Back to School Blues

Some folks just don’t like change. Some folks with autism HATE change! As summer comes to an end, and the first day of school approaches, some students with autism respond with temper outbursts, poor sleeping habits, and stubborn refusal to follow directions. Even youngsters who seem to like school struggle with the transition. What can we do about the “Back to School Blues?”

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Because of individual differences, it is difficult to come up with a “one-size-fits-all” strategy for building a smooth bridge between summer and the school year. But several basic strategies have helped the process for lots of folks over the years.

ACKNOWLEDGE THE DIFFICULTY. If we recognize and accept that fact that resistance to change is a natural result of autism, we can take positive, pro-active steps to help our youngsters make a smooth transition from summer to school. The whole process can be less stressful if family members, teachers, and others accept the fact that transition and change are difficult for many individuals with autism. That doesn’t mean that we should ignore inappropriate and troublesome behavior, but it does mean that we can adopt an attitude of helping our friend on their journey rather than getting frustrated with their tantrums and stubbornness.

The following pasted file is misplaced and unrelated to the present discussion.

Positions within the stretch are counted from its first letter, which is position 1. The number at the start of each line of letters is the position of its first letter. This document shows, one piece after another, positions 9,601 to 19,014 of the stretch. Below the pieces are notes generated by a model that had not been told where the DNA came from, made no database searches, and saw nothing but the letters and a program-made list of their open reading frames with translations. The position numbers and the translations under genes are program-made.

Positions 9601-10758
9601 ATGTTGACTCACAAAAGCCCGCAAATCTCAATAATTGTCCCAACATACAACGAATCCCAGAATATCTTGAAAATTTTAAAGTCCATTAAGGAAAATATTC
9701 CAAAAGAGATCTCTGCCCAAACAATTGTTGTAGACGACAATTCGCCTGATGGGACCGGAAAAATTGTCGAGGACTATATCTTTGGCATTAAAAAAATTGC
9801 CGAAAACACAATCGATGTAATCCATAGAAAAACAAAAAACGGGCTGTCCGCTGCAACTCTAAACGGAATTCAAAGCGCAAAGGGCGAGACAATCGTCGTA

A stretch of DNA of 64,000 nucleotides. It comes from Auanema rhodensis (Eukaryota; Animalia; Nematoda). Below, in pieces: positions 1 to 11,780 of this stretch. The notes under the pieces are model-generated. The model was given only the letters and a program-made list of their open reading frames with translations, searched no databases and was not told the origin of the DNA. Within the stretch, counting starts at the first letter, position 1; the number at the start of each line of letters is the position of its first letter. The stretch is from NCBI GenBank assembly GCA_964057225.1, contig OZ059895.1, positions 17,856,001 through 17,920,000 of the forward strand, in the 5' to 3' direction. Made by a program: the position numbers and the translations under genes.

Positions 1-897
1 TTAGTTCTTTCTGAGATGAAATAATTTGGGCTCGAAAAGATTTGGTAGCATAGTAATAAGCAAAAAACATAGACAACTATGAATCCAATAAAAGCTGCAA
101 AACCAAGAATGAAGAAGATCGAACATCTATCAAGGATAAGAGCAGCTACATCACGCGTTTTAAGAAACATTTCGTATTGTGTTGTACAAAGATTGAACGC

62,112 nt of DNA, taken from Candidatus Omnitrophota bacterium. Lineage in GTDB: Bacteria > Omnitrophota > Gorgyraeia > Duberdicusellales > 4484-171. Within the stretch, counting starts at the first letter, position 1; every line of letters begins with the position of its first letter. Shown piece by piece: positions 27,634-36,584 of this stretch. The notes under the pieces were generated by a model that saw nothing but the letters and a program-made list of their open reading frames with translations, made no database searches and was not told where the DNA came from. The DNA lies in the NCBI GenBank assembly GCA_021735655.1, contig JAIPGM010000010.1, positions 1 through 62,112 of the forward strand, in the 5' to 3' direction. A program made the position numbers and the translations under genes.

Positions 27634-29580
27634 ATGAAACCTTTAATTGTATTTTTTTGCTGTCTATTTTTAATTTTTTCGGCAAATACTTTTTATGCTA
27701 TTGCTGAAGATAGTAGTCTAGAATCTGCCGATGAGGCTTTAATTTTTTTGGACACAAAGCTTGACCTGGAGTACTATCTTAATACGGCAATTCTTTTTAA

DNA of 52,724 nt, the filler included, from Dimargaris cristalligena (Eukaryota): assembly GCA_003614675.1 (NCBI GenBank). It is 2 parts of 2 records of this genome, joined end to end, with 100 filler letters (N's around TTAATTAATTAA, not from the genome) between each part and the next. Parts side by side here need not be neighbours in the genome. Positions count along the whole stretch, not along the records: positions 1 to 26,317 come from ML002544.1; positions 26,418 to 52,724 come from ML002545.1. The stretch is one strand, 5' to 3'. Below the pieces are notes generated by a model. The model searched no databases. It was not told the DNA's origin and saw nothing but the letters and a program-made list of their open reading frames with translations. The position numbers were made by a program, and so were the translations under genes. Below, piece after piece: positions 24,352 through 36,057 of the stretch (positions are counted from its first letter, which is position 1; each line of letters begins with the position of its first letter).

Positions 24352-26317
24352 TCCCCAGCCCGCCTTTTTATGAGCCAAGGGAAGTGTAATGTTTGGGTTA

INTRODUCE CHANGE GRADUALLY. Several weeks before school starts, we can gradually begin introducing structure to the evening routine and to the morning routine. We can gradually begin waking our youngster up closer and closer to the time they will need to rise once school starts.

MAKE TRANSITION AN ADVENTURE. Purchase a calendar that can be used to keep track of the last weeks before school starts. Your youngster with autism can mark off each day in a countdown to school, and he can write down “back-to-school events” such as shopping for school supplies and Meet the Teacher night. Your family can have a “Last Day of Summer” party that includes swimming, carving a watermelon, churning ice cream, or other favorite summer activities. Granted, a low-key approach is better for some individuals with autism who would be overwhelmed with all this excitement, but others get distracted with the celebrations, making back-to-school blues evaporate.

We welcome your input. Share challenges and ideas based on your experiences or intuition. Just click on the comments button or send an e-mail to

NOTE TO READERS AND LISTENERS: I am Cathy Knoll, a board certified music therapist and long-time friend of many folks with autism. At we are committed to providing free, practical, everyday tips for making life better for people with autism. Feel free to send me an email with your thoughts or challenging situations or innovative solution. Send email to And don’t forget to check out our website for a wealth of ideas and a glimpse into the world of autism.

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